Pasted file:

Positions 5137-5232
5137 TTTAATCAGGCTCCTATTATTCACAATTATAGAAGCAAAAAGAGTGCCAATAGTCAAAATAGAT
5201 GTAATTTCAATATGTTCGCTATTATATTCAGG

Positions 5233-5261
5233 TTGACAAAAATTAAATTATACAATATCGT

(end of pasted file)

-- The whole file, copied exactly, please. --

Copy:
Positions 5137-5232
5137 TTTAATCAGGCTCCTATTATTCACAATTATAGAAGCAAAAAGAGTGCCAATAGTCAAAATAGAT
5201 GTAATTTCAATATGTTCGCTATTATATTCAGG

Positions 5233-5261
5233 TTGACAAAAATTAAATTATACAATATCGT